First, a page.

Both alternating current and direct current are evident in cities across the globe. Cities are mass consumers of electricity which contain millions if not billions of miles of circuiting that use both currents. In order for cities to be able to have electricity they must first have access to a main if not several main energy sources. For example, some cities near dams use the flowing water to generate hydroelectric energy. Other cities also use wind, solar, or even geothermic energy sources in order to harvest energy that is used in generating electricity. Once cities have access to and harvest these energy sources they can then use them to generate electricity which then moves into the cities’ system of power grids and is distributed throughout the city. Once this electricity enters the cities’ system of grids it is transmitted often through alternating current wires to various places that it is required. Some electricity goes towards the citizens of the city and it is used for a wide array of purposes such as from powering alarm clocks to cooking meals or to charging devices. Other electricity goes to powering things within the city such as a recycling center or simple streetlights. When the electricity reaches its intended target it is often transmitted onto a direct current. In other cases, such as streetlights, the alternating current is directly applied to the appliance itself. Streetlights, among other things, directly contribute to lighting up a city and as a result require massive amounts of electricity to be maintained. Many cities around the world use high intensity discharge lamps or high pressure sodium lamps because they provide the great amounts of illumination while still using relatively low levels of electricity. While many cities use these lamps others are opting to change over to LED lights because they decrease energy usage as well as light pollution. In the end cities are lit up through any and all uses of electricity that are generated from various power sources and distributed to the populous mainly though wires which employ alternating currents.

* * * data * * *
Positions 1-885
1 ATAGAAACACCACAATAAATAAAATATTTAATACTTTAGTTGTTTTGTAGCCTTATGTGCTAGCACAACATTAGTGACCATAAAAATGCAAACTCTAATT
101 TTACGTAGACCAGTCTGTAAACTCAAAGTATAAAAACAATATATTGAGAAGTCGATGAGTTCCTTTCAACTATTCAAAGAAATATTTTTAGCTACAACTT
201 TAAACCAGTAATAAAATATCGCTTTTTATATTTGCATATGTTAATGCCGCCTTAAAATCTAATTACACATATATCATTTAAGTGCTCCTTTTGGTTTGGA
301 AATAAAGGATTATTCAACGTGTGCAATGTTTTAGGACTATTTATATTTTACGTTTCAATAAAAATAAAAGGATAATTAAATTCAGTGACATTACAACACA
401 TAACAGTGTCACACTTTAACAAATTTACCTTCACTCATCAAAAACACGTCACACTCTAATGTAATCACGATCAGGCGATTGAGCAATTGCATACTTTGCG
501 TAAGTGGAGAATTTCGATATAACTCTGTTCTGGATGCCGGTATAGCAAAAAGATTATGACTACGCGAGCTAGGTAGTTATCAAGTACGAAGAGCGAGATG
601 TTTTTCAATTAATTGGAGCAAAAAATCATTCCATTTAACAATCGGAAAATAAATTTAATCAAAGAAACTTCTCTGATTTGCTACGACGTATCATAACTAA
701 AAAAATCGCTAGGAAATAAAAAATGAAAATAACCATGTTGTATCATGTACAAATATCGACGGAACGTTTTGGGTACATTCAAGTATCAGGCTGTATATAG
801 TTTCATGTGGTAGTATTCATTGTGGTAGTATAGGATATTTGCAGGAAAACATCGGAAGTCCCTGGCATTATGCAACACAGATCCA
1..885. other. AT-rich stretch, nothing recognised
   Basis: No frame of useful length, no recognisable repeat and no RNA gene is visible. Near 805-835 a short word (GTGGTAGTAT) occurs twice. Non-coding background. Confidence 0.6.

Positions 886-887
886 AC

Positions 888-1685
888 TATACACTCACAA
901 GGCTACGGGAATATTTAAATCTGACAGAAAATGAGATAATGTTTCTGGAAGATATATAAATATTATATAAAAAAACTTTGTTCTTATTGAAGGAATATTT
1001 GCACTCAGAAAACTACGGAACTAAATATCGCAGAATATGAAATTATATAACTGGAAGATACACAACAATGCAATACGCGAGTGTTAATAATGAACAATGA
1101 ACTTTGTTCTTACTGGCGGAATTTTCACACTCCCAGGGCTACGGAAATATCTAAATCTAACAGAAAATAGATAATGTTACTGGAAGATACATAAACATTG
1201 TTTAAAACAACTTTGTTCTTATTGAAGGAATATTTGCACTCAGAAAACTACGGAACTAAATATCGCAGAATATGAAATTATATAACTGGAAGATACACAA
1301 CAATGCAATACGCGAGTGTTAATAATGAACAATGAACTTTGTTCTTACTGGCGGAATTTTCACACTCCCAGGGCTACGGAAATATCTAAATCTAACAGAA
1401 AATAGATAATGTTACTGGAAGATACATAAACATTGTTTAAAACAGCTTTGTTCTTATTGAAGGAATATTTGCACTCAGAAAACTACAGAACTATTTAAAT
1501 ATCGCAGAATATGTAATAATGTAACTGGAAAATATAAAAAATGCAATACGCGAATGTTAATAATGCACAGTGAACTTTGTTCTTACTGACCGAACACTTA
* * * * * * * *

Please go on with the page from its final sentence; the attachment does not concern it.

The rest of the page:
In conclusion, alternating and direct currents both have their advantages and disadvantages. No one current can be better than another mainly because each has its own special role in which it out preforms the other. Alternating currents are better for large scale uses, such as providing power to an entire city whereas direct currents are better with small scale uses such as powering a battery in a computer. Cities are lit through their electricity usage whether that be from streetlights to television screens and this is made possible through the movement of electricity along direct and alternating currents. All in all electricity is perhaps the most revolutionary innovation of them all and its uses keep on expanding due to its vital part in modern life.



Herman, Stephen L. Direct Current Fundamentals. Clifton Park: Delmar, 2012. Print.


Brain, Marshall. “How Electricity Works.” HowStuffWorks Science. HowStuffWorks, 28 May 2004. Web. 4 Mar. 2017.

“AC vs DC (Alternating Current vs Direct Current).” AC vs DC (Alternating Current vs Direct Current) – Difference and Comparison | Diffen. N.p., n.d. Web. 4 Mar. 2017.

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William Anderson (Schoolworkhelper Editorial Team)
William completed his Bachelor of Science and Master of Arts in 2013. He current serves as a lecturer, tutor and freelance writer. In his spare time, he enjoys reading, walking his dog and parasailing. Article last reviewed: 2022 | St. Rosemary Institution © 2010-2024 | Creative Commons 4.0